My first issue with Windmill is that he's two tone.  His body is just pea-green and orange.  None of the mold details are painted.  He features an interesting sculpted air mask on his chest.  (The same idea was used on Ghostrider so it seems Hasbro was testing out some new ideas to save money on these figures.  Fortunately, the abandoned it and real air masks returned in subsequent years.)  But, the mask is not even painted.  With a few paint applications, Windmill would be substantially better.  But, the cost savings really hurt the figure's overall appearance.  My main issue, though, is the figure's head.  I'm not sure what's going on here.  But, the horns neither make sense nor look cool.  If the helmet was removable, the figure might be salvageable.  But, the head sculpt is just so terrible and atop the subpar body, we're left with a terrible representation of a figure.

The good news is that Windmill includes a big honking revolver.  With him, it looks a bit out of place.  However, it is a good fit with some other figures...especially the 1988 Sgt. Slaughter.  The most notable thing about the weapon is that it is incorrectly placed with about 64.3% of the "complete" Downtown figures that you see for sale these days.  The upside is that, occasionally, you'll get a Downtown pistol listed with a complete Windmill, too.  The gun, though, is relatively unique and is something worth having.  Even if it's out of place with Windmill, it works well enough in a broader collection and it's worth buying a Windmill just to get the weapon.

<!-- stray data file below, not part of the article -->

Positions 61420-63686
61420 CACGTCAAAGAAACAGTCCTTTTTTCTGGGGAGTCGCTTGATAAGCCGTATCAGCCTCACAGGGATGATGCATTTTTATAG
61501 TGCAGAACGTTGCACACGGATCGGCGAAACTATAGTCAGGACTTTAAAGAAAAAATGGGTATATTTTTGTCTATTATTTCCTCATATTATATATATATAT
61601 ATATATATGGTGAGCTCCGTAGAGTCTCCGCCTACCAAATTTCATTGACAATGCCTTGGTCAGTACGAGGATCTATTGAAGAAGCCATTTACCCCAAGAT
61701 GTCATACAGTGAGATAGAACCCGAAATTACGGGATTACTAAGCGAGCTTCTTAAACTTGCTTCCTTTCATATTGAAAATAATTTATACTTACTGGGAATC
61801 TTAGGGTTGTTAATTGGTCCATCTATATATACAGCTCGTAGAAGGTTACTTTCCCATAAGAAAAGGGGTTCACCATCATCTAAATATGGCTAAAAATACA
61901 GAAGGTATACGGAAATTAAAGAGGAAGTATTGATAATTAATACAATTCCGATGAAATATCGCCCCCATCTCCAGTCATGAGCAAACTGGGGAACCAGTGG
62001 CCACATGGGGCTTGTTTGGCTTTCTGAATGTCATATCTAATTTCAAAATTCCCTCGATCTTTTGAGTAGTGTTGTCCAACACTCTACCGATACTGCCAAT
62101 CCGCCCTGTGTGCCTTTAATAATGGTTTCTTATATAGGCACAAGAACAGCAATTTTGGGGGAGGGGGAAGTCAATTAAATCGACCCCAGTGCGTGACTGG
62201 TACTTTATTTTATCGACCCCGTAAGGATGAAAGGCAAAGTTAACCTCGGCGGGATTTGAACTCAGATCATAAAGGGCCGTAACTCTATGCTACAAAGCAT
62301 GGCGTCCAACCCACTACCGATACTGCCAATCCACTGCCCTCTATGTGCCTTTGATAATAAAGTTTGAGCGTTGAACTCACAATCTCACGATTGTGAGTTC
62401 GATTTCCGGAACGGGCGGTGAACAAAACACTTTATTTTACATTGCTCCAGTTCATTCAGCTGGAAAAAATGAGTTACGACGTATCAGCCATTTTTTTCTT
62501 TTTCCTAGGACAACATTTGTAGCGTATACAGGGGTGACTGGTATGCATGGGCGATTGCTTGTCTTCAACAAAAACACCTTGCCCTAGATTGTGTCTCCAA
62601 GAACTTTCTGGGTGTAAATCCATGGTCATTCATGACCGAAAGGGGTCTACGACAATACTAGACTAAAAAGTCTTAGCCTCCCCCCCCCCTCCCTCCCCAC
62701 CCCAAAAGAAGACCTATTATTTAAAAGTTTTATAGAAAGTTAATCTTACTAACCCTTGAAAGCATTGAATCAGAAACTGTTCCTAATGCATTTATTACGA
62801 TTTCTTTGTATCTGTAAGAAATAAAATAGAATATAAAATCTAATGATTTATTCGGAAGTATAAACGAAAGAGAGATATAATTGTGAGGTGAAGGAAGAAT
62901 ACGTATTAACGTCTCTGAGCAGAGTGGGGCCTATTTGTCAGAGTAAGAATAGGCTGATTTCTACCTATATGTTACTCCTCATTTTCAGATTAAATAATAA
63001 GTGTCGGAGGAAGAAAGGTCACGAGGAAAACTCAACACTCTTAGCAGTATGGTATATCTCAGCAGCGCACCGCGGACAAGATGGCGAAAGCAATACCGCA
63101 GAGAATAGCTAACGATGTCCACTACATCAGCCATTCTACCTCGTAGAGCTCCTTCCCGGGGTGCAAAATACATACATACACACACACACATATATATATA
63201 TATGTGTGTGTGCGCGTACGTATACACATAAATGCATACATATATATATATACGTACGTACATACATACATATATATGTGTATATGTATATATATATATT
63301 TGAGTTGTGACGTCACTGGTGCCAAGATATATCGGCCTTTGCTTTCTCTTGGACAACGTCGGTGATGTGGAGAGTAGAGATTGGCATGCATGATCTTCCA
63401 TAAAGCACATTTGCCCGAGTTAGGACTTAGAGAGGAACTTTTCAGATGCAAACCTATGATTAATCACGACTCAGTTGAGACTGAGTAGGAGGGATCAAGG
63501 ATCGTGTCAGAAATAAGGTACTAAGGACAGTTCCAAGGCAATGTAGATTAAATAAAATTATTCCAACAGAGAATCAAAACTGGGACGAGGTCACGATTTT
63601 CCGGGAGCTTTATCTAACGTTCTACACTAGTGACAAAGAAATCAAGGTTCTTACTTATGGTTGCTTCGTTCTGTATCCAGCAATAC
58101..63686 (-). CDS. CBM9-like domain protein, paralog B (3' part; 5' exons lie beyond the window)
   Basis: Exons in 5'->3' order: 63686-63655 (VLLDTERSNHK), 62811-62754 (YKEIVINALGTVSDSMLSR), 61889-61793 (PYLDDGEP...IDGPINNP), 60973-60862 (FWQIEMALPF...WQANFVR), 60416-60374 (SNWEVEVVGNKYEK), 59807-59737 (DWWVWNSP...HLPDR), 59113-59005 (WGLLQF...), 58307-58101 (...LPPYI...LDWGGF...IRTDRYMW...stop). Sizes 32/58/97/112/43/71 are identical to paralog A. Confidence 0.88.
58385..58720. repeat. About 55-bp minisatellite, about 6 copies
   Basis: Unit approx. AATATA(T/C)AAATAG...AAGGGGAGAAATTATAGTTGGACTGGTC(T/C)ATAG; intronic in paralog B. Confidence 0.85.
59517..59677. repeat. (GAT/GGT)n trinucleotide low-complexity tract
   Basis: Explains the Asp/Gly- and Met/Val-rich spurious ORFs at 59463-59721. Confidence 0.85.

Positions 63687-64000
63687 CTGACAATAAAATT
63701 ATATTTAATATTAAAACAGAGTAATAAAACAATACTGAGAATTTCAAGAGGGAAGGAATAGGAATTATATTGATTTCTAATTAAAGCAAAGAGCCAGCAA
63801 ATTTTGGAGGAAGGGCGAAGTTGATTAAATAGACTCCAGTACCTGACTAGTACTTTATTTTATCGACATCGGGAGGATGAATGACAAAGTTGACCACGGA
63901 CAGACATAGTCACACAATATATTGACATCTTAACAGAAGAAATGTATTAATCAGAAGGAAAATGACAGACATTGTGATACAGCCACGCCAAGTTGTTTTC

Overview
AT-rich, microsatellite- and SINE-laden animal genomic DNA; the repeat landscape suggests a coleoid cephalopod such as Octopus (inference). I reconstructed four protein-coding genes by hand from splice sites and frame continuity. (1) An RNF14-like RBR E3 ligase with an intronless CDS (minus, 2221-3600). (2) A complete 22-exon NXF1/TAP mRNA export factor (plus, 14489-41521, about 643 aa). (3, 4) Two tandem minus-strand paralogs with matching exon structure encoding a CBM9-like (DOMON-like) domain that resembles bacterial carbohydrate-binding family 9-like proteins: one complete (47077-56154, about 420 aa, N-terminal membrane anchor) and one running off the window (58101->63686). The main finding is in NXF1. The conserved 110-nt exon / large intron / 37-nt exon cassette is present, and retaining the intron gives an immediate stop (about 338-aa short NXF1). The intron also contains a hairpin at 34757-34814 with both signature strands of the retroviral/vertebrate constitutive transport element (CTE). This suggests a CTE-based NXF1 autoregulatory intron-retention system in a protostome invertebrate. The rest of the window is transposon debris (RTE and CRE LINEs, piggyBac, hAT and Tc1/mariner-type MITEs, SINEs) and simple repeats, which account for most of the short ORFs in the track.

Windmill appeared just twice.  This original version and aforementioned Funskool version mark the only appearances of this mold.  The 1988 and 1989 vehicle drivers suffered cruel fates.  Hasbro sold a large chunk of them off to Olmec toys in the 1990's where they were used as the Bronze Bombers.  Those who survived that purge were very likely to appear in India.  Funskool produced a large number of vehicle driver molds.  And, had their line continued, there would have been more of them released in the standard series.  Hasbro didn't do much with the few molds they had left and the 1988 figures were not among the molds Hasbro recalled from Funskool.  (Not that it would have mattered since Hasbro never used most of the molds Funskool gave back...depriving collectors of additional production years of many of our favorites.)  But, really, this mold isn't worth trying to remake into something cool.  The fact that a foreign repaint exists is more than this mold deserves but gives those who enjoy Windmill something else to find.